Referring in detail to the drawings, in which like reference numerals are assigned to like elements in the various views, an apparatus 10 is shown in FIG. 1, designed for the soilless hydroponic cultivation of plants, such apparatus including a container 11 having a base 12 weighted centrally at 13 with a material such as lead. A cover 14 is provided for the container having a downwardly turned flange 15 around the top thereof to fit upon the top rim surface of the container. The lid 14 has a bore therein normally plugged by a plug 32 so that the container may be filled with nutrient and so that a desired level of nutrient may be maintained in the container without having to remove the lid.

A guide plate 16 is supported within the container by a suitable support means 17 which may be a cylindrical member or which may be legs, in each case the support means extending downwardly from the underside of the lid 14. Vertically spaced openings 18, 18' are provided in the lid 14 and guide plate 16, respectively, and tubes 19 which extend through the openings 18, 18' may be supported by frictional contact in these openings. Optionally the tubes 19 may extend all the way to the bottom of container 11 or they may be supported by contact therewith. Such tubes 19 have the lower ends thereof perforated and such perforated portions 20 extend to a substantial height within the container 11. Also optionally a support or base may be provided inside of the container 11 having vertical bores therein to receive the lower ends of the perforate portions 20 of the tubes 19.

Above the perforate portions 2% of the tubes 19 the tubes extend straight to a distance above the lid 14 and then such tubes may be curved in any direction desired or they may be curved and recurved and wound around in such manner as to provide necessary mutual support for each other and also to provide an interesting and ornamental patter of intertwisted tubes.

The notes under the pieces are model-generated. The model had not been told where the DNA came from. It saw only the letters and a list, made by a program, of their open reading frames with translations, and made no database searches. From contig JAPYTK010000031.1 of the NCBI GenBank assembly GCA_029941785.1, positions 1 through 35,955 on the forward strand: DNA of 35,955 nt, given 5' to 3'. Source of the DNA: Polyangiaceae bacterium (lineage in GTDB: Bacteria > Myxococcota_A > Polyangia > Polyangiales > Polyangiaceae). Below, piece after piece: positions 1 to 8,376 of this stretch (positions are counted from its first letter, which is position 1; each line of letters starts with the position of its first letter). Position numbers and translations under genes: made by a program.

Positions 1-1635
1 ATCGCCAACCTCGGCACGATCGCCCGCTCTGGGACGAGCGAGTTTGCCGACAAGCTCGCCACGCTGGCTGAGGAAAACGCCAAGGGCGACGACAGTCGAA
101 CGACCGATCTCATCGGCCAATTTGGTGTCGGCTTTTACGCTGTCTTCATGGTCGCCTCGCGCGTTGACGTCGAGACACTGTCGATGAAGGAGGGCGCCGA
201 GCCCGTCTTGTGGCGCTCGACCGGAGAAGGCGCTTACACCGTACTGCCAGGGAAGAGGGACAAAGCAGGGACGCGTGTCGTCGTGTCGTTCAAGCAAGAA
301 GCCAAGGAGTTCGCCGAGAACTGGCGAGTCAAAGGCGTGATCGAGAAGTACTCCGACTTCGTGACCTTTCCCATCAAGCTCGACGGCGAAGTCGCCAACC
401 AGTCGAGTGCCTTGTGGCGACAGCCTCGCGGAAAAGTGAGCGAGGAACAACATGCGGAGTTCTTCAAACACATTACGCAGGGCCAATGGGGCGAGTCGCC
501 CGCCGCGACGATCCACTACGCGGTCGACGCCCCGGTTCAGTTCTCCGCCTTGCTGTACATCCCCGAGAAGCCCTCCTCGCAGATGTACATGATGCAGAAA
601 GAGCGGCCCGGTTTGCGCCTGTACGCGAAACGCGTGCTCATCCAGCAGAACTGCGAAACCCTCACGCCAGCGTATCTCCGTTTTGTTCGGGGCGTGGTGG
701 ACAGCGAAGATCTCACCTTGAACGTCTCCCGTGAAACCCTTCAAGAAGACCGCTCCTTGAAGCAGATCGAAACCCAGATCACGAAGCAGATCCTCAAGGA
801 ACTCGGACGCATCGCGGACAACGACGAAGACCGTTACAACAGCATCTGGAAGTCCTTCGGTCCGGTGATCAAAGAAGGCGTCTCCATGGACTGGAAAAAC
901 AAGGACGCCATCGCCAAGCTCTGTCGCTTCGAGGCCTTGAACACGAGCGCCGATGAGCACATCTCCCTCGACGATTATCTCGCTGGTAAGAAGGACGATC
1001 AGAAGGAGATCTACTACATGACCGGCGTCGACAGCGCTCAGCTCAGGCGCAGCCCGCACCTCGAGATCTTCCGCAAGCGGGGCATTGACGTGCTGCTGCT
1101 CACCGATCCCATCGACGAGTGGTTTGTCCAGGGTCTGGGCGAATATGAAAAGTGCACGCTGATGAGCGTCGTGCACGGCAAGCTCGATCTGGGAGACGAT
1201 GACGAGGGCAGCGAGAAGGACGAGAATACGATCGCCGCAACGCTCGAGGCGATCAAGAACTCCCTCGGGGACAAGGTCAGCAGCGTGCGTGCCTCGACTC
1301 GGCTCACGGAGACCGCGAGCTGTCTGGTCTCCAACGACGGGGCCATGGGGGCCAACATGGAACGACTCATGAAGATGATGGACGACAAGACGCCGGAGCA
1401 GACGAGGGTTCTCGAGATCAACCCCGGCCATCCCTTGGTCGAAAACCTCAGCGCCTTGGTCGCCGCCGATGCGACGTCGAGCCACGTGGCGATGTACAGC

The upper portions 22 of each tube receive the lower rim or connection member 23 thereupon, such connection member being in the form of a cylinder or rim of a cup member 24. Such cup member 24 has a spacer plate or disc 25 therein preferably of a perforate material, such as a plastic mesh 26, as shown in FIG. 2. A rod,

bar or wick 27 of some suitable porous material such as cellulose nitrate or chemical cotton, of high porosity and of great fluid conductivity, is inserted within each tube 19. Such bars 27 extend from substantially the bottom of the tubes up through the perforate portions 29 and upwardlytherefrom through the upper portions 22 to some position within the cup 24 just slightly below the plant support plate or disc 25. Thus the roots 28 of a plant 29, which is supported by a disc 25, may extend through the mesh openings 26 and into contact with the top portion of the porous bar or rod 27 to become positively engaged with the porous rod 27 to maintain nutrient reeciving connection therewith whereby the growth and functioning of the roots is maintained and so that the plant 29 is thus properly cultivated in the absence of soil.

The nutrient is generally in the form of a'liquid mixture containing the ingredients therein best designed to stimulate the growth of the plants in the cups thereabove and such nutrient 30 generally best stands at a level in the container at the level of the uppermost perforations 21.

r The nutrient is varied over a wide range of requirements. Obviously it is not necessary to supply oxygen as a nutrient constituent since the plant obtains this from the air. Nor is it necessary to supply hydrogen except in the form of water which is the carrier for the other elements comprising the nutrient. Also it is not necessary to supply carbon dioxide to the nutrient since the plant manufactures its own carbon dioxide. On the other hand, it is necessary to supply certain major elements such as potassium, calcium, sulphur, magnesium, nitrogen, and phosphorous as various quantities and combinations of these elements may be needed.

Also it is necessary to supply certain trace elements such as iron, manganese, boron, zinc, copper, and molybdenum.